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Gonzalez rewarded after winning season

2/17/2009 - MLB Florida Marlins

JUPITER, Fla. -- Florida Marlins manager Fredi Gonzalez resisted any temptation to play hardball when owner Jeffrey Loria offered him a contract extension.

Shortly before the first full-squad workout of spring training Tuesday, the Marlins announced an extension for Gonzalez through the 2011 season. The agreement was reached Saturday.

"It was a really, really tough negotiation," Gonzalez said. "Jeffrey came in and wanted to talk to me, and he offered me the extension, and I don't think I let him finish the sentence. I said yes."

Gonzalez was entering the final year of a three-year deal. The Marlins went 71-91 in his first season and improved to 84-77 last year, when he became the third manager to lead them to a winning record.

Now he's likely to be the Marlins' manager longer than any of his eight predecessors. Rene Lachemann, Florida's first manager, holds the team record of 3½ seasons.

"It's a great way to kick off spring training, and well deserved by Fredi," general manager Larry Beinfest said. "He's in sync with our development people, with the front office, with ownership, and we see great things in the future."

Shortly before Tuesday's workout, team president David Samson informed the players of Gonzalez's extension. They responded with applause.

"He has done a great job with the club," second baseman Dan Uggla said. "He's very laid back, but when you need a kick in the butt, he's there to do that, too. Anyone can go to him at any time. His door is always open. We can call him at any hour of the day or night if we need to. We're lucky to have him."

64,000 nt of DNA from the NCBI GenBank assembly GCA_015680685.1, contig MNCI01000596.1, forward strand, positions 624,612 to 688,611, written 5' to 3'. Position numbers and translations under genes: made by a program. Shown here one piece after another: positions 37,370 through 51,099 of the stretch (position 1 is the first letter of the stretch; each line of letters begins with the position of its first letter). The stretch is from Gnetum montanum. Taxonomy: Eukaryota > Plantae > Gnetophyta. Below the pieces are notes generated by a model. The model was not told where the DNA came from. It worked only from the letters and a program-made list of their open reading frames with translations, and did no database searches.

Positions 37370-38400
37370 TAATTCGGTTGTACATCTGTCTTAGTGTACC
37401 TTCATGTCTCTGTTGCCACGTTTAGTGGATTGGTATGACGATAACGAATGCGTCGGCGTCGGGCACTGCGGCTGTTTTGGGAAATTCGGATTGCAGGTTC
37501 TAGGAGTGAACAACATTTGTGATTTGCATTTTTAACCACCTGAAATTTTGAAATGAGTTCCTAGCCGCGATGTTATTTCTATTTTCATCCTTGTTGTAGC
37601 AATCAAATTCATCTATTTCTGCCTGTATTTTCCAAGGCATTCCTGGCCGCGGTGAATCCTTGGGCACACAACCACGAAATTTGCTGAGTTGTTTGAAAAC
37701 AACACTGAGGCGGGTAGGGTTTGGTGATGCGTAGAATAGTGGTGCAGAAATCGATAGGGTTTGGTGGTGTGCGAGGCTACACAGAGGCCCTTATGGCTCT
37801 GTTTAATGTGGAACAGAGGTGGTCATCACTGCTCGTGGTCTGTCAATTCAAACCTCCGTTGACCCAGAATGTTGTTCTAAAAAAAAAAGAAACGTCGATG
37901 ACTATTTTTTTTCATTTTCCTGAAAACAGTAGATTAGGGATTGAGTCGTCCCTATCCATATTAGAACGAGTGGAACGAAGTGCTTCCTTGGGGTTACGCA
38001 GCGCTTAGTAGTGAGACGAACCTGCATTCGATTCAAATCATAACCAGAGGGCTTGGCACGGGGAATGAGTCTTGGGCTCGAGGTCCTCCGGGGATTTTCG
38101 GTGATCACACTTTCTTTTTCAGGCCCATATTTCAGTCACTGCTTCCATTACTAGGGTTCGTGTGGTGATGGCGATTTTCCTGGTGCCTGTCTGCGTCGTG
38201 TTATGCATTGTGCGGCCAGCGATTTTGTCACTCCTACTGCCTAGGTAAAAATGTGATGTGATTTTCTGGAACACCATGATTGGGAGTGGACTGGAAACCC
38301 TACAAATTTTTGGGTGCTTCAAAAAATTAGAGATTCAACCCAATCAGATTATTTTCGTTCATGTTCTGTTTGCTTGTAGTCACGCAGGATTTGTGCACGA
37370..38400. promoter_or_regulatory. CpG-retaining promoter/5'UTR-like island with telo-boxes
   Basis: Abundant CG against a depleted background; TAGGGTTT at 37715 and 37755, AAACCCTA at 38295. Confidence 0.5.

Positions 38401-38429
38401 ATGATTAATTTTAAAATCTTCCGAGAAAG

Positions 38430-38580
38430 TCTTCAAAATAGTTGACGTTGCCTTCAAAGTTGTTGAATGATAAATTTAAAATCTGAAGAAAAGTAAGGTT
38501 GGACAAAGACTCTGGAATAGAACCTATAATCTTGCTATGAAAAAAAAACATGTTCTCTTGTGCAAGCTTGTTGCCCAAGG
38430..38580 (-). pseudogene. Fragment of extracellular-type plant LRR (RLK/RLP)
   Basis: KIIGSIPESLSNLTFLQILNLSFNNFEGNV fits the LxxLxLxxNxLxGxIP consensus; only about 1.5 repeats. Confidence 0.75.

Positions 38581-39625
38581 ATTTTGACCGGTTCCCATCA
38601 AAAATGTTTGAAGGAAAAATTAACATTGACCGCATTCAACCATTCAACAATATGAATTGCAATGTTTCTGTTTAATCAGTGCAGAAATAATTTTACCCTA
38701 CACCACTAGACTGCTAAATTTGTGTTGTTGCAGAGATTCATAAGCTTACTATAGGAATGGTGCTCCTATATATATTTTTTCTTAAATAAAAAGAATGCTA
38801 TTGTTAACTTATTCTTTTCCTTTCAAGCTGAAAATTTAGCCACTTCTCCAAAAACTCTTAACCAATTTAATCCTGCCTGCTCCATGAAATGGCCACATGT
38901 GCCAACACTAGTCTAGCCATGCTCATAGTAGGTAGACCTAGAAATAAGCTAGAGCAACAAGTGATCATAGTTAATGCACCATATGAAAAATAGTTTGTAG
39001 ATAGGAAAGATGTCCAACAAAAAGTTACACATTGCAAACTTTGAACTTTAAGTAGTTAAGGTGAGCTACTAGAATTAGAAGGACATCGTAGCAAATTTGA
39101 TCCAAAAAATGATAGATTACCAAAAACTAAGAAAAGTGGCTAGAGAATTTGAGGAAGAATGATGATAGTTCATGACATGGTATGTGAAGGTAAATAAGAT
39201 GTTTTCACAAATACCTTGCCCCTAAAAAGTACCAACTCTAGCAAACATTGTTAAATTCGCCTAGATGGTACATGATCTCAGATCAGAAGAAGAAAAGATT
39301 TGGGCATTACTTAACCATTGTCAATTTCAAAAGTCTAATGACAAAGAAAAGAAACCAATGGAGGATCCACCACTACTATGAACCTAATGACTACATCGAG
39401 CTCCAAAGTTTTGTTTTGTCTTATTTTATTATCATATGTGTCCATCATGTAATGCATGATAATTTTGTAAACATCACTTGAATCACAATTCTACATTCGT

Gonzalez, 45, grew up in Miami and started with the Marlins organization in 1992, the year before their first game. He was their first minor league manager, and after five years with the Atlanta Braves, he was hired as the Marlins' manager when they fired Joe Girardi following the 2006 season.

Gonzalez was the Braves' third-base coach under Bobby Cox. There had been speculation he might eventually succeed Cox as manager, but the extension solidifies his future with in Miami.

"As long as they want, I'd love to stay here," Gonzalez said. "It's a good organization. You see all the young talent coming up every year."

Gonzalez phoned Cox to share the news about the extension.

"I'm proud of Fredi," Cox said at the Braves' training site in Kissimmee, Fla. "There was no doubt in my mind he would not be a good manager, but an excellent manager. ...

"He has so many pluses. He's a good communicator. He can get his word across to people. He's not afraid to discipline people. He manages a great game, strategy-wise."

As usual, Gonzalez will be working this year with a modest payroll but plenty of highly touted youngsters. He has said the goal is a playoff berth, even though the Marlins are competing against the World Series champion Phillies, Mets and Braves in the rugged NL East.

With a 155-168 career record, Gonzalez needs 86 wins this season to match Jack McKeon's franchise record of 241. He hopes to do more than that.

"I want to be here for a long time and bring a championship," he said.

Gonzalez is loath to fault his players publicly and has few rules -- one of his few prohibits boomboxes in the clubhouse. Infielder Wes Helms, who played in Atlanta, said Gonzalez goes about his job much like Cox.

"If you go out there and do your job, he's not going to jump your tail," Helms said. "He understands you're human and you're going to make mistakes, but he wants you to learn from your mistakes. That's all Bobby asked from us in Atlanta. Fredi was with Bobby and learned from him."

Gonzalez's demeanor is a big change from predecessor Girardi, who clashed with Loria and Beinfest and lasted only one season.

"We're extremely pleased to have Fredi continue his great work with our organization," Loria said in a statement.

The extension gives the Marlins added stability at the top. Beinfest is beginning his ninth season as general manager and is under contract through 2015.

"We feel like everything is heading in the right direction," Beinfest said.